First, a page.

Who We Are

The Triple Helix is the undergraduate journal of science, society, and law at Carnegie Mellon. Primarily through the venue of written expression, our goal is to promote the understanding of the impact of science and technology on society and their interaction with the law. Our aim is to encourage critical analysis and debate of the most legally and socially important issues in science through the free exchange of ideas within the Carnegie Mellon community. Article topics focus on the intersections between science, society, and law, ranging in subjects from intellectual property law to healthcare policies to the impacts of specific scientific research and more. We publish one issue per semester. If you have any questions, please feel free to contact us at cmu@thetriplehelix.org

Our National Status - An Ambiguous Term Defined

Many other undergraduate journals make the claim that their journal is "national", which is often very misleading because the term is ambiguous and can lead to exaggerated perceptions.

Our definition of "national" includes fully established registered chapters at each participating university so that we can attain the same or better level of readership, distribution, and faculty and student support compared to local journals at each respective university. Because of our strong belief in a national dialogue regarding the issues we are concerned about in our journal, our goal is to ensure that our writers are read widely and heard clearly at every campus we contribute to. The only method of achieving such ambitious goals is by replicating the Cornell chapter to all participating universities so that each university has its own executive board, leadership, and members that can adapt to the environment and needs of the surrounding student and faculty communities. Not only do students at every particpating university submit articles for our journal, but they have registered leadership that guides the distribution, decision-making, fundraising, and mentoring from their respective university.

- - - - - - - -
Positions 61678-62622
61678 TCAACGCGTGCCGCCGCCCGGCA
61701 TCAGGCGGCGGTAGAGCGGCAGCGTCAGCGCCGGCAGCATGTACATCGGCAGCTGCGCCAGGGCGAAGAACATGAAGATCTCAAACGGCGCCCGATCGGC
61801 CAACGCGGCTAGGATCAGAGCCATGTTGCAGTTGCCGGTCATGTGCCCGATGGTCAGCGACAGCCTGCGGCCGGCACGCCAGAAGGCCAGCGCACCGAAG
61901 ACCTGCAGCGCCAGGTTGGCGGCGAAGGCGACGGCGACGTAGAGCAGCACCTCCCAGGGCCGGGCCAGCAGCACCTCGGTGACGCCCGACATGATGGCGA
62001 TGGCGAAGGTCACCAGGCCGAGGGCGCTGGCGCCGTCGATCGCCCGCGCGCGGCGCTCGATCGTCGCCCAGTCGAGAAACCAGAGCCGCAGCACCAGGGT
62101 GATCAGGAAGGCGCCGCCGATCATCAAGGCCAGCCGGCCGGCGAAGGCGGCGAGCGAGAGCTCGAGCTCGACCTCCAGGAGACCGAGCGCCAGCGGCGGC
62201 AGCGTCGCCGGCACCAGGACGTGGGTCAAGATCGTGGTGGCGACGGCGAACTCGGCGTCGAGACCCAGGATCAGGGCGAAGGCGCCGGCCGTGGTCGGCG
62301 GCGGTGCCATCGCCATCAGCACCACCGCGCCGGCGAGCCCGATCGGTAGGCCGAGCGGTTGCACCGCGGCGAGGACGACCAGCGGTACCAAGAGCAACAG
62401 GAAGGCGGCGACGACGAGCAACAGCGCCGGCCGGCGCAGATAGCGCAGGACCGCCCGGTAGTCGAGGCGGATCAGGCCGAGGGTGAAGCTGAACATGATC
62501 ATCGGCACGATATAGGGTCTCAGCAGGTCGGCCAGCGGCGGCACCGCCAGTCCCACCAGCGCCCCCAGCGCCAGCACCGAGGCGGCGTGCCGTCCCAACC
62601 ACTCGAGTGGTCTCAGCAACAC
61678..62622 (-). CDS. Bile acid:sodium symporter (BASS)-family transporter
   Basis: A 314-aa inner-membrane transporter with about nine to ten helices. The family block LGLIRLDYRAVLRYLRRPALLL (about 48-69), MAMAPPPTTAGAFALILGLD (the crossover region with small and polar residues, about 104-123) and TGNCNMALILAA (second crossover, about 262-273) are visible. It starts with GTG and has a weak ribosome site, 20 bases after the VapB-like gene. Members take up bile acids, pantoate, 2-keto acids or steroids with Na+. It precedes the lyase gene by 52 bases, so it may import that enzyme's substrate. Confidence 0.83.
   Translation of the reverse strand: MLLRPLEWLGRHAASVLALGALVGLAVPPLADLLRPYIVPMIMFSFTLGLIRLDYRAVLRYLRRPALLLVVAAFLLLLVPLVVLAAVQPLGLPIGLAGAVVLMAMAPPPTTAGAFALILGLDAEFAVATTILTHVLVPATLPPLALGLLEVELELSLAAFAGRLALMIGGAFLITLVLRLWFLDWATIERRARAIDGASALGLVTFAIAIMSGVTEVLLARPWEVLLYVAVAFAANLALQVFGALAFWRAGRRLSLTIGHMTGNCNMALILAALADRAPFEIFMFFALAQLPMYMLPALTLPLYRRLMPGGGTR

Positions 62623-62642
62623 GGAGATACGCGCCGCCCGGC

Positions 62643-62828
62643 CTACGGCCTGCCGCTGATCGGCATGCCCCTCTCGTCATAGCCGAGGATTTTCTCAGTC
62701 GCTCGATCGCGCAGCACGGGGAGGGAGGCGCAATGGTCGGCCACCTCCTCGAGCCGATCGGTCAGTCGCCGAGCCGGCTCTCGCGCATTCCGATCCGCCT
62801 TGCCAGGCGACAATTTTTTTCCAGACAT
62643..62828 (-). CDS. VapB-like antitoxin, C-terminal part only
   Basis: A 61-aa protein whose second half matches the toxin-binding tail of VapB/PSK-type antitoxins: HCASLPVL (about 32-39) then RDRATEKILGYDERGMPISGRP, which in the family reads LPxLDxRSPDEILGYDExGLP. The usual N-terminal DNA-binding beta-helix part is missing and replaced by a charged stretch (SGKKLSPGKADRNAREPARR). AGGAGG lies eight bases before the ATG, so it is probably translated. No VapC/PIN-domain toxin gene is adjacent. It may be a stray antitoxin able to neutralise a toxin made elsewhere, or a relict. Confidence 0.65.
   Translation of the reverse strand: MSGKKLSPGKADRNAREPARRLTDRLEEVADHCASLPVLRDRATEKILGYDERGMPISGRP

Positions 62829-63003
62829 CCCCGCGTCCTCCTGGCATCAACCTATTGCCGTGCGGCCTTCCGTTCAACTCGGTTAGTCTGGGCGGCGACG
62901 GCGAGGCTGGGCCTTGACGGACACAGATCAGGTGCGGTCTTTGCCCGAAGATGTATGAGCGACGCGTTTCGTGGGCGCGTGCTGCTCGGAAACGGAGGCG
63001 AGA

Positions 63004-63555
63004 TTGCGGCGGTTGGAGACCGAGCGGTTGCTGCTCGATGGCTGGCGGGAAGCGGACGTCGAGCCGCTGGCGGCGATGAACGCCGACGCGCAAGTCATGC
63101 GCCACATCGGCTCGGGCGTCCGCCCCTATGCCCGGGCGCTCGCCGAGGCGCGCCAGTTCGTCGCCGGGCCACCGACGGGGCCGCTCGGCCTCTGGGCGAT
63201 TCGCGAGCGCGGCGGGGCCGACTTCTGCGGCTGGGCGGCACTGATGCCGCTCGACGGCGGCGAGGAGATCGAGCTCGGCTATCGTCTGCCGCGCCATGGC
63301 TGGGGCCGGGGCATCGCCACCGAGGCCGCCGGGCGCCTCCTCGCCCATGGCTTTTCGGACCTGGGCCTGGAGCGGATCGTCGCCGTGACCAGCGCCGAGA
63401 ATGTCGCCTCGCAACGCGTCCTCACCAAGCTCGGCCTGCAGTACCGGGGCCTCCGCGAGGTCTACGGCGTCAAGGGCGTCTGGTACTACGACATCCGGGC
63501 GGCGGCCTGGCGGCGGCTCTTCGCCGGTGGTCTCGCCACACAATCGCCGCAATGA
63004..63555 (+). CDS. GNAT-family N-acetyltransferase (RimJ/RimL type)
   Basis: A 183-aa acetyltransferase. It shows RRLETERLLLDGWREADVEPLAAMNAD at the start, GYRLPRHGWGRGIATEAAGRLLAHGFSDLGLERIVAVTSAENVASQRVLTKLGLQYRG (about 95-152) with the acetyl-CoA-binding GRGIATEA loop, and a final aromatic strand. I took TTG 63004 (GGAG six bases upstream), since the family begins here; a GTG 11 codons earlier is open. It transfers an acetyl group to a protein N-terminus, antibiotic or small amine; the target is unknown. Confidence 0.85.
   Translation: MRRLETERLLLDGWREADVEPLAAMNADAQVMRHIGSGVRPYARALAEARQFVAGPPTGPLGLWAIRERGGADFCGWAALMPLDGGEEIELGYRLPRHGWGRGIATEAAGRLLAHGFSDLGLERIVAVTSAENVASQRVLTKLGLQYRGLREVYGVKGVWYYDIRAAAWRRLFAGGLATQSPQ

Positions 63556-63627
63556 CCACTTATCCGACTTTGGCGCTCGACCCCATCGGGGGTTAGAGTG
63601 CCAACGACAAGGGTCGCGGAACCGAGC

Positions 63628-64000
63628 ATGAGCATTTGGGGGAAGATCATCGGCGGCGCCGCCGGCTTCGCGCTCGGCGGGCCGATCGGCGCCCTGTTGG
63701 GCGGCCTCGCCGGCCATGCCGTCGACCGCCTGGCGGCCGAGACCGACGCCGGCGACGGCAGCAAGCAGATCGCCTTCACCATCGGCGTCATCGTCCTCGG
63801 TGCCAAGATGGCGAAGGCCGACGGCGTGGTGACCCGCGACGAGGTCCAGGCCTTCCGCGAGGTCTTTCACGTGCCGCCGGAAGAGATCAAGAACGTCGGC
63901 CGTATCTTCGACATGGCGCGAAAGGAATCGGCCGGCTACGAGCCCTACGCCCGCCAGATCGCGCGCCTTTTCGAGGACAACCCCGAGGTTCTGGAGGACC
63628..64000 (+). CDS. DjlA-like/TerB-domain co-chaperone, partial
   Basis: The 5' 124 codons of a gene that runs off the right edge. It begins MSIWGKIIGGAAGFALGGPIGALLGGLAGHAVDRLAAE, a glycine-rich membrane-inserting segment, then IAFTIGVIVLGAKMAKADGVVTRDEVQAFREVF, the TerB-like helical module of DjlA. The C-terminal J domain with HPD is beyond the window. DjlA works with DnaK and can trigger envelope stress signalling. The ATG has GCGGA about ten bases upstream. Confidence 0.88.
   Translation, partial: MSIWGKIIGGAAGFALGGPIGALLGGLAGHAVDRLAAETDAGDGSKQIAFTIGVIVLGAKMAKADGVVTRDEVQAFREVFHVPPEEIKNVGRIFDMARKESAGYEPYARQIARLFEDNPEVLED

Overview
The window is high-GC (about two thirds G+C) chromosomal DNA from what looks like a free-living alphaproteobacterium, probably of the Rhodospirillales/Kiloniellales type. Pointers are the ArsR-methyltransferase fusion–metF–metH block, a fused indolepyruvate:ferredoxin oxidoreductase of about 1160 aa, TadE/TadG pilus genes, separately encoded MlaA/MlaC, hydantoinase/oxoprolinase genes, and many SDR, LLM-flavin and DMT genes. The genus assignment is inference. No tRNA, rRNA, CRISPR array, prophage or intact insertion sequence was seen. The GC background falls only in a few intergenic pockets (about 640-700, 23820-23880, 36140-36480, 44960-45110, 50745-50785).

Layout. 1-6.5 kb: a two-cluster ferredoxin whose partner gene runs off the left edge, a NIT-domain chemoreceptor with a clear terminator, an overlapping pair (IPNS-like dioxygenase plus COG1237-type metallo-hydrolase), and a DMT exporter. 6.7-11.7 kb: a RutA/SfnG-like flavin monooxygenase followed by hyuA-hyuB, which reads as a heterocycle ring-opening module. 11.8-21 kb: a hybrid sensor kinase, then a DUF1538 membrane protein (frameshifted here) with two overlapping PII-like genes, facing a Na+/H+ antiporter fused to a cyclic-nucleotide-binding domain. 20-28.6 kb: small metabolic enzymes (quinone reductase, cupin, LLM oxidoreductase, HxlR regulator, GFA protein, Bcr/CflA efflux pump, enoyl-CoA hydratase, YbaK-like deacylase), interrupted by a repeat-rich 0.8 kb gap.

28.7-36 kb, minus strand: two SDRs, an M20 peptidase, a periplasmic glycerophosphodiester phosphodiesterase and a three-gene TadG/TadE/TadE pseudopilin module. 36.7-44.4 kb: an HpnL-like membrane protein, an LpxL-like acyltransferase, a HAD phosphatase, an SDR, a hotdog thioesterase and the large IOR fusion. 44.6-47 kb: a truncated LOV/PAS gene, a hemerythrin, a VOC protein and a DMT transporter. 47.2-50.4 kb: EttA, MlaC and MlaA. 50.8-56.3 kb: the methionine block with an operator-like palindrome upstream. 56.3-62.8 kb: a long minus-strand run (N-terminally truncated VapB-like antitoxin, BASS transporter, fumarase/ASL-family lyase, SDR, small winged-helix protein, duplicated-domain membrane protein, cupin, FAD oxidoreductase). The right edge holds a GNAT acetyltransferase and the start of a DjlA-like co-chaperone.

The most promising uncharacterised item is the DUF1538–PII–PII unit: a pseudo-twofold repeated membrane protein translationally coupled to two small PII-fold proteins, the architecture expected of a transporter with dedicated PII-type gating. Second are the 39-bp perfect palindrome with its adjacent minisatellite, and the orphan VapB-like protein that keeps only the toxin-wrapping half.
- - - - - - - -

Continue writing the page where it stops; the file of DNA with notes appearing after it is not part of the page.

The Meaning of the Journal Name

The triple helix is a historically false hypothesis of the structure of DNA, which as it turns out, is a double helix structure. Being neither false nor fictitious, the three strands of the triple helix, representing Science, Society, and Law, intertwine to form the strand that binds together our society as well as our journal. This structure represents innovation, progress, debate, and critical analysis: all things our journal represents. Without hypotheses and bold unconventional suggestions, much of the world's innovation and progress, would have never happened Not only do these traits represent the topics that we discuss in our journal, but they are a part of the founding of this organization. What we have proposed in our national expansion efforts is on the whole unconventional and bold. An idea, specifically the creation of this organization, at Cornell succeeded, and we are moving further in a test of our original "hypothesis".